Auditors general across the country are conducting nationwide climate change audits of all federal, provincial and territorial governments.
The probes will be the first of their kind to provide a comprehensive and independent assessment of how much progress the different governments are making on reducing climate-warming greenhouse gas emissions and adapting to Canada's changing climate.
Julie Gelfand, federal Commissioner of the Environment and Sustainable Development, explained at a news conference on Tuesday that all of the auditors had agreed to work together to develop individual audits as well as a summary report of the entire country's performance.
Gelfand's office released this news as she tabled her fall report to Parliament that focused on Canada's climate change actions and performance as well as on the government's progress in ensuring that it was making sustainable decisions. Gelfand's latest report would be expected to contribute to the other work underway by her provincial counterparts.
"So these audits are in progress right now, five have already been tabled," said Gelfand, whose office is located inside the federal auditor general's office. "Once all of them have been tabled we will do a summary report.”
Some details of the coordination are still being finalized, said staff from the federal office during a technical briefing for media. But all of them have agreed to bring the audits together, Gelfand explained in her report.
Identify opportunities to collaborate
Her assessment also noted that successive federal governments had made a series of pledges to tackle climate change since 1992, but always failed to meet their goals and targets.
"Recognizing the unique role they play in promoting accountability in almost all areas of government activity, most of Canada’s provincial auditors general partnered together and with the Office of the Auditor General of Canada in a nationwide climate change audit initiative," Gelfand said in a message that was included in her report. "Each participating audit office agreed to contribute audit work that assessed its government’s efforts to reduce greenhouse gases and adapt to the impacts of climate change."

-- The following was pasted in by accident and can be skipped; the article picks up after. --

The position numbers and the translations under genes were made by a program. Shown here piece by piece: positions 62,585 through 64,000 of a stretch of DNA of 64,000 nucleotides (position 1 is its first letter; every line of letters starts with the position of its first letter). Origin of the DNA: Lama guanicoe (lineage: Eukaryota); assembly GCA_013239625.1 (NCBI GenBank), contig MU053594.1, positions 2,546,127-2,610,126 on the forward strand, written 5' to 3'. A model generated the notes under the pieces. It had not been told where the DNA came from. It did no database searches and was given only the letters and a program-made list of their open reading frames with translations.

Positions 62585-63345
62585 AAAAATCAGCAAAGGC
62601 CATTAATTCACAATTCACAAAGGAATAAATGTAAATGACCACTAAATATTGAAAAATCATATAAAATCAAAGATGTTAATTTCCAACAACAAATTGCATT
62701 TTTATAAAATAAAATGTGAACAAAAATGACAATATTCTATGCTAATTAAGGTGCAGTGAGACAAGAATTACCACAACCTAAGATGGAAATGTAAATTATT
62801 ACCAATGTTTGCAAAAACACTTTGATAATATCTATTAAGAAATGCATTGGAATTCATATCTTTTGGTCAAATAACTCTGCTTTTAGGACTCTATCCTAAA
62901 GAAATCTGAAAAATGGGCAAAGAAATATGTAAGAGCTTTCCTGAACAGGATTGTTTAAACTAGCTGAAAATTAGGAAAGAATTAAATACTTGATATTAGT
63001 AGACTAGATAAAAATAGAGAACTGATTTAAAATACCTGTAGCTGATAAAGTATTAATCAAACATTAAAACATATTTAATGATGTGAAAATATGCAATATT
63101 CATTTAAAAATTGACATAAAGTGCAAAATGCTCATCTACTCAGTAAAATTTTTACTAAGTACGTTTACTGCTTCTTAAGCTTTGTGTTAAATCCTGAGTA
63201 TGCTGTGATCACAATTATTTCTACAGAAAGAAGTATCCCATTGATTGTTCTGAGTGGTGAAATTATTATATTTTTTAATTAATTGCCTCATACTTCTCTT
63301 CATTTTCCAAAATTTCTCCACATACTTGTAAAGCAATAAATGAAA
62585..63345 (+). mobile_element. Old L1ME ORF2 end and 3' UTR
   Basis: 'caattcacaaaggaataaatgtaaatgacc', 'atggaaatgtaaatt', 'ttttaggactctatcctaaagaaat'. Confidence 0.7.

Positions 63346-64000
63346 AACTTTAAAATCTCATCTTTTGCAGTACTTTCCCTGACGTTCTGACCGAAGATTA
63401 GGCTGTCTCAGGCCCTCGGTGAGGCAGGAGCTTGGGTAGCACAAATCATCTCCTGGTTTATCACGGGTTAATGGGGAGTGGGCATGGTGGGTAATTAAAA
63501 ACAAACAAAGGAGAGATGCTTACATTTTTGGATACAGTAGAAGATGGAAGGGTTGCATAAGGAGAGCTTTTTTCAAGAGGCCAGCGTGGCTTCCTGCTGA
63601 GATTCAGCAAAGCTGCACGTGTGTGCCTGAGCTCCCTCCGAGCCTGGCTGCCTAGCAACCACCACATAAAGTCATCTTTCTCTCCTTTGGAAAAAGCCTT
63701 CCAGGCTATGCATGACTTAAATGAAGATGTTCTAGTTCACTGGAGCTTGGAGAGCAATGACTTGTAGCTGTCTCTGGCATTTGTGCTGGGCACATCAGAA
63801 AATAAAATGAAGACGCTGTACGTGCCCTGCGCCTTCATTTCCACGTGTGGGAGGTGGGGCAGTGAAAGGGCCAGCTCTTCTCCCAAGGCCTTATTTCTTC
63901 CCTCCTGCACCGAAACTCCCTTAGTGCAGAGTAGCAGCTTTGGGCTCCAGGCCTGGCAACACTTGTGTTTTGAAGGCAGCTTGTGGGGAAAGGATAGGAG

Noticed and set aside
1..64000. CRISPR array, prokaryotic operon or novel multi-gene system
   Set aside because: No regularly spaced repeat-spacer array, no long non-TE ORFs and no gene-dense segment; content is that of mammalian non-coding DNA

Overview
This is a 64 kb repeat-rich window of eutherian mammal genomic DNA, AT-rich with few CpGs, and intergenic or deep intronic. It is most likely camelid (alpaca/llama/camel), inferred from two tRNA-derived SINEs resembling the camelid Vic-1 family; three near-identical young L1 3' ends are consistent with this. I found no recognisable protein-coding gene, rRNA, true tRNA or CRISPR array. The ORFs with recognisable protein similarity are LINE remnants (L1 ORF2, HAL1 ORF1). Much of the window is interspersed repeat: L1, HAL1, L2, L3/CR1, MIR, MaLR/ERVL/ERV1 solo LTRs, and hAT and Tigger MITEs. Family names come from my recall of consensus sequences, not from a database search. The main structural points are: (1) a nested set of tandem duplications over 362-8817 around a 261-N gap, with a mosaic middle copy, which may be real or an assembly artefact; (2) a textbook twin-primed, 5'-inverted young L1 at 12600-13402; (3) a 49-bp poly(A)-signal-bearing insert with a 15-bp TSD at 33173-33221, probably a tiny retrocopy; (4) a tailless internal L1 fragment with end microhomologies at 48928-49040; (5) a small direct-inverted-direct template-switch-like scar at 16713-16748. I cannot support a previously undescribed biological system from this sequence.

While each province would be audited by their own auditor general, Gelfand's office is also responsible for assessing performance of Canada's territorial legislatures.
"By working together, participating auditors general across Canadian jurisdictions intend to deliver an assessment of climate action in Canada, identifying common issues and opportunities to improve collaboration," said the report.
Time to shift from planning to action
The federal audit also noted that this series of audits would also help provide a complete picture of progress in meeting the objective's of a national climate change agreement reached last December by Prime Minister Justin Trudeau with the premiers.
Gelfand also said that it was now up to politicians to take the evidence and use it to hold the government accountable for its promises and actions.
"Parliamentarians are in a position to help the government take that critical next step that will move it from a seemingly endless planning mode into an action mode," said Gelfand's report. "That shift needs to happen, and it needs to happen now, because Canada is already experiencing the impacts of a changing climate."
Although two provinces, Manitoba and Saskatchewan, declined to sign on to Trudeau's plan, Gelfand said that auditors in those provinces would still be auditing to review progress in reducing greenhouse gas emissions as well as plans to achieve further reductions and prepare for climate change impacts.
B.C.'s auditor general has also confirmed that its ongoing audit of the western province's climate change plan would contribute to the collaborative audit of all the governments.